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An Introduction to the Financial Markets

Definition, Types and Function


Financial markets

Trading floor at the New York Stock Exchange.

Photo: Spencer Platt/Getty Images
What are the financial markets? That's a good question, because financial markets go by many terms, including capital markets, Wall Street, even simply "the markets". Whatever you call them, financial markets are where traders buy and sell stocks, bonds, derivatives, foreign exchange and commodities. These markets are where businesses go to raise cash to grow, companies reduce risks, and investors make money.

Types of Financial Markets

The Stock Market is a series of exchanges where successful corporations go to raise large amounts of cash to expand. Stocks are shares of ownership of a public corporation that are sold to investors through broker dealers. The investors profit when the companies increase their earnings, which keeps the U.S. economy growing. It's easy to buy stocks, but takes a lot of knowledge to buy stocks in the right company.

To a lot of people, the Dow is the stock market. However, the Dow, which is the nickname for the Dow Jones Industrial Average, is just one way of tracking the performance of a group of stocks.There is also the Dow Jones Transportation Average and the Dow Jones Utilities Average. Many investors ignore the Dow, and instead focus on the S&P 500 or other indices to track the progress of the stock market. The stocks that make up these averages are traded on the world's stock exchanges, two of which include the New York Stock Exchange and the NASDAQ. Find out more about How the Stock Market Works.

Mutual funds give you the ability to buy a lot of stocks at once. In a way, this makes them an easier tool to invest in than individual stocks. By reducing stock market volatility, they have also had a calming effect on the U.S. economy. Despite their benefits, you still need to learn how to select a good mutual fund.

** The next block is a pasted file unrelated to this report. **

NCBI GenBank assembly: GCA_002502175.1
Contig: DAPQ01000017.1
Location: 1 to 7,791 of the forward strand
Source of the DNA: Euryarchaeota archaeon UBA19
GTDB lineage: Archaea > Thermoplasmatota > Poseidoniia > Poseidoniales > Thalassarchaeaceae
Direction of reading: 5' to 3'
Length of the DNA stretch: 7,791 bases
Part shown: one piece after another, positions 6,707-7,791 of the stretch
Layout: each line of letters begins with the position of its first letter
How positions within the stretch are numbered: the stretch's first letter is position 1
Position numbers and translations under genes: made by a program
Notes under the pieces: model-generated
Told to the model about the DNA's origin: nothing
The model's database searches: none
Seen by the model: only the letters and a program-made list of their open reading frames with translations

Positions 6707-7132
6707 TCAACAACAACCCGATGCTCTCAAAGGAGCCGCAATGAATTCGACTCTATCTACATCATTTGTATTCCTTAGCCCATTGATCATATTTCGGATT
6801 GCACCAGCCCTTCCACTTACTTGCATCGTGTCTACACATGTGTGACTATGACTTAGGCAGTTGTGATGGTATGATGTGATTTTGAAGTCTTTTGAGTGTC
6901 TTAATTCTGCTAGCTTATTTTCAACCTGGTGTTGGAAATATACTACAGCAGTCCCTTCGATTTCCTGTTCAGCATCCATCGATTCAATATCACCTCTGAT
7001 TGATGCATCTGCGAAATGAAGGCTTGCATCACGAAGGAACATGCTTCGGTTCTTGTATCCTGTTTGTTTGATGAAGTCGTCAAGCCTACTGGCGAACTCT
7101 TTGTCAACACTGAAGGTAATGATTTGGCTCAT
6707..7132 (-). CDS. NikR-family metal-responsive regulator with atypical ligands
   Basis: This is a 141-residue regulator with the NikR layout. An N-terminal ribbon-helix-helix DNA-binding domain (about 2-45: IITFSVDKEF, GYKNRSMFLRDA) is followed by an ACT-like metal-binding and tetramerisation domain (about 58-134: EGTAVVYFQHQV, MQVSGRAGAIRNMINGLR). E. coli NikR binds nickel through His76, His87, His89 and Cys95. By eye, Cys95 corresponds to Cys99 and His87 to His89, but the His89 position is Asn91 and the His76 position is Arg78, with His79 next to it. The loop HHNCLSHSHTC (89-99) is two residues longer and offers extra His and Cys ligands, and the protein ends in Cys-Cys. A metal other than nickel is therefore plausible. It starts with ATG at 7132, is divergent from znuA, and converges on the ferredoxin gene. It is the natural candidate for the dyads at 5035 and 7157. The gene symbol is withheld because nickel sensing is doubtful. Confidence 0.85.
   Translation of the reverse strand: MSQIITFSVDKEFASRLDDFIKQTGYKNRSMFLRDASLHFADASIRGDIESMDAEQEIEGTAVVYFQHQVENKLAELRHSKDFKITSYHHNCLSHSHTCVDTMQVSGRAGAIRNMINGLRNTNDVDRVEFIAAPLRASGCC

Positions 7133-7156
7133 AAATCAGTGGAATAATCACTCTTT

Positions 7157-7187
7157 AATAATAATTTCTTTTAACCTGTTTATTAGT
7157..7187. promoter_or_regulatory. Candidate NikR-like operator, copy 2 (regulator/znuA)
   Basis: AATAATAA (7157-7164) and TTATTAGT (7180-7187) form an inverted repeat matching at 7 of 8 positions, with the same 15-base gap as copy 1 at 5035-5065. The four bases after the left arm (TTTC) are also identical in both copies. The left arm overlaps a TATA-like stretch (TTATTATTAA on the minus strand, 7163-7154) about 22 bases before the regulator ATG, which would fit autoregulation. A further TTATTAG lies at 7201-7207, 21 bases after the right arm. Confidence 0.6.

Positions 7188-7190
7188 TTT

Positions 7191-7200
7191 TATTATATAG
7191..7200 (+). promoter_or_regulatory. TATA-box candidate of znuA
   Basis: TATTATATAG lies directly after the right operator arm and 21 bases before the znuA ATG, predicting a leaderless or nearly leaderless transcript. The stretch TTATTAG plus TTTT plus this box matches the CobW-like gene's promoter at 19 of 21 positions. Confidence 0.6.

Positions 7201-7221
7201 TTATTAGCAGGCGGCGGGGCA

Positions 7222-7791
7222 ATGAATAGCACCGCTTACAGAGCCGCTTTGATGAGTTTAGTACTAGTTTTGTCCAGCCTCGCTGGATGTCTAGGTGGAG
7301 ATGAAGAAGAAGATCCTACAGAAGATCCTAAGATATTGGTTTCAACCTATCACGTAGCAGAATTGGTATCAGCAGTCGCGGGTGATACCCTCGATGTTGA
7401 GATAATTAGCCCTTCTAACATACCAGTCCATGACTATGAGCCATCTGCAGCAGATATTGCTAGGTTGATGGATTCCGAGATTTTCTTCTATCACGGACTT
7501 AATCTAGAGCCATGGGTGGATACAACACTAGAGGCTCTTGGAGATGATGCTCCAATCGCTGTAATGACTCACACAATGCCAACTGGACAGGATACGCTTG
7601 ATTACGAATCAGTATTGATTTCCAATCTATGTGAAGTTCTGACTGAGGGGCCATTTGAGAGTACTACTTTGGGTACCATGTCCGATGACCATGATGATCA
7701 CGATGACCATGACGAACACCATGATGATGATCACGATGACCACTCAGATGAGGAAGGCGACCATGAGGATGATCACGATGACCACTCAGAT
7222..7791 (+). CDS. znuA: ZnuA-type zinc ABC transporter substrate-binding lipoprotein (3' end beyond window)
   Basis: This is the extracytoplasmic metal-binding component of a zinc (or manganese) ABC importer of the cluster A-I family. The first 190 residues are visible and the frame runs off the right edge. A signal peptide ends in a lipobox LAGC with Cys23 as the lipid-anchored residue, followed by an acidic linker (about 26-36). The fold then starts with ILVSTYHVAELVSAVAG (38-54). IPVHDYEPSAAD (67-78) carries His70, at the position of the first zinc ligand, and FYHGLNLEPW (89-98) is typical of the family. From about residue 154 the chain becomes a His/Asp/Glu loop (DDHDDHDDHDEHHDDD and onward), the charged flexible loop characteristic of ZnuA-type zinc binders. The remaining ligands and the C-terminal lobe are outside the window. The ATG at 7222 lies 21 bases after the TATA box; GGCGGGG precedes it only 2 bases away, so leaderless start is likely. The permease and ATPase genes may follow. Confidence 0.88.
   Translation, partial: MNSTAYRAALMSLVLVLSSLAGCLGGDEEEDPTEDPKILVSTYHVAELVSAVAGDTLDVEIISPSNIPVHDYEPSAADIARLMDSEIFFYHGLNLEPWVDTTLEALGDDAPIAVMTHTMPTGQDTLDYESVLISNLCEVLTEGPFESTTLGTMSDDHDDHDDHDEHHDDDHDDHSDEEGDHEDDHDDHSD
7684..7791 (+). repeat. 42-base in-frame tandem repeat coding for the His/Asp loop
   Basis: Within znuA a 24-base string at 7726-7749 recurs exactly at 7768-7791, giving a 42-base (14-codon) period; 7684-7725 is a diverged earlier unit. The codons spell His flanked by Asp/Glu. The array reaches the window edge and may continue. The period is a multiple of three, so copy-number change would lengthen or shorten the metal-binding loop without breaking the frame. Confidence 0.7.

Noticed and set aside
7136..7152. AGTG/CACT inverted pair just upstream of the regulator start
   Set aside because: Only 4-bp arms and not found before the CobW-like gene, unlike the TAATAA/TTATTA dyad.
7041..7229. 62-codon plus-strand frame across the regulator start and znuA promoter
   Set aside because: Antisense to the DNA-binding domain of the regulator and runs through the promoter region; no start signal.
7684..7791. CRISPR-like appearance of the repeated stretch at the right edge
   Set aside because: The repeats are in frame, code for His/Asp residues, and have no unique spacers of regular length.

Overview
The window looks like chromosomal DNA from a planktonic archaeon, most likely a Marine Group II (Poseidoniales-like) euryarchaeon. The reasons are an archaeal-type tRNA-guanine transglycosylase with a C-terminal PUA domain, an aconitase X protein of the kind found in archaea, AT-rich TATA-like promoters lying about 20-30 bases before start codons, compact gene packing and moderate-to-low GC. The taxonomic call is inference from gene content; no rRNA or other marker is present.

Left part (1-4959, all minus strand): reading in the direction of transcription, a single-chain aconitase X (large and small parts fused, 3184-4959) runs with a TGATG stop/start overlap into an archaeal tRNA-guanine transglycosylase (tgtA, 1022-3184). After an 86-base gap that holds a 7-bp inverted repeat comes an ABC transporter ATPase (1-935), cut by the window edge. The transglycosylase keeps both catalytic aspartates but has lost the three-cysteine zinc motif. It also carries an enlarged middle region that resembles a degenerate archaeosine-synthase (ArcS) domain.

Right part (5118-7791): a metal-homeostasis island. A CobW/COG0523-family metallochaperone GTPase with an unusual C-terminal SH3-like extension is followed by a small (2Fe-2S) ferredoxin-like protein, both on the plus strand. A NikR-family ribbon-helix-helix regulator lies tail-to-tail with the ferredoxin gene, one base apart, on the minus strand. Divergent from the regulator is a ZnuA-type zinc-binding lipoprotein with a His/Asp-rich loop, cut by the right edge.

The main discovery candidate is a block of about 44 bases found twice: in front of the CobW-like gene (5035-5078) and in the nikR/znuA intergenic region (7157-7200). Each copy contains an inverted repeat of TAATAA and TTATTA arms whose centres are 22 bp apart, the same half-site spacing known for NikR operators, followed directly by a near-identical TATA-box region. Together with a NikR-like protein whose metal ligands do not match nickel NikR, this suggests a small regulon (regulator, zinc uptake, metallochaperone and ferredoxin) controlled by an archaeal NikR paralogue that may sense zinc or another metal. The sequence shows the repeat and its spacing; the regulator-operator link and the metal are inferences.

The Bond Market is where organizations go to obtain very large loans. Generally, when stock prices go up, bond prices go down. However, there are many different types of bonds, including Treasury Bonds, corporate bonds, and municipal bonds. Bonds also provide some of the liquidity that keeps the U.S. economy functioning smoothly.

It's important to understand the relationship between Treasury bonds and Treasury bond yields. Basically, when Treasury bond values go down, the yields go up to compensate. When Treasury yields rise, so do mortgage interest rates. Even worse, when Treasury values decline, so does the value of the dollar. This makes import prices rise, which can trigger inflation. Treasury yields can also predict the future -- an inverted yield curve usually heralds a recession.

The Commodities Market is where companies offset their risk of purchasing or selling natural resources for future use. Since the prices of things like oil, corn and gold are so volatile, companies can lock in a known price today. Since these exchanges are public, many investors also trade in commodities for profit only, with no intention of purchasing large quantities of pork bellies, for example.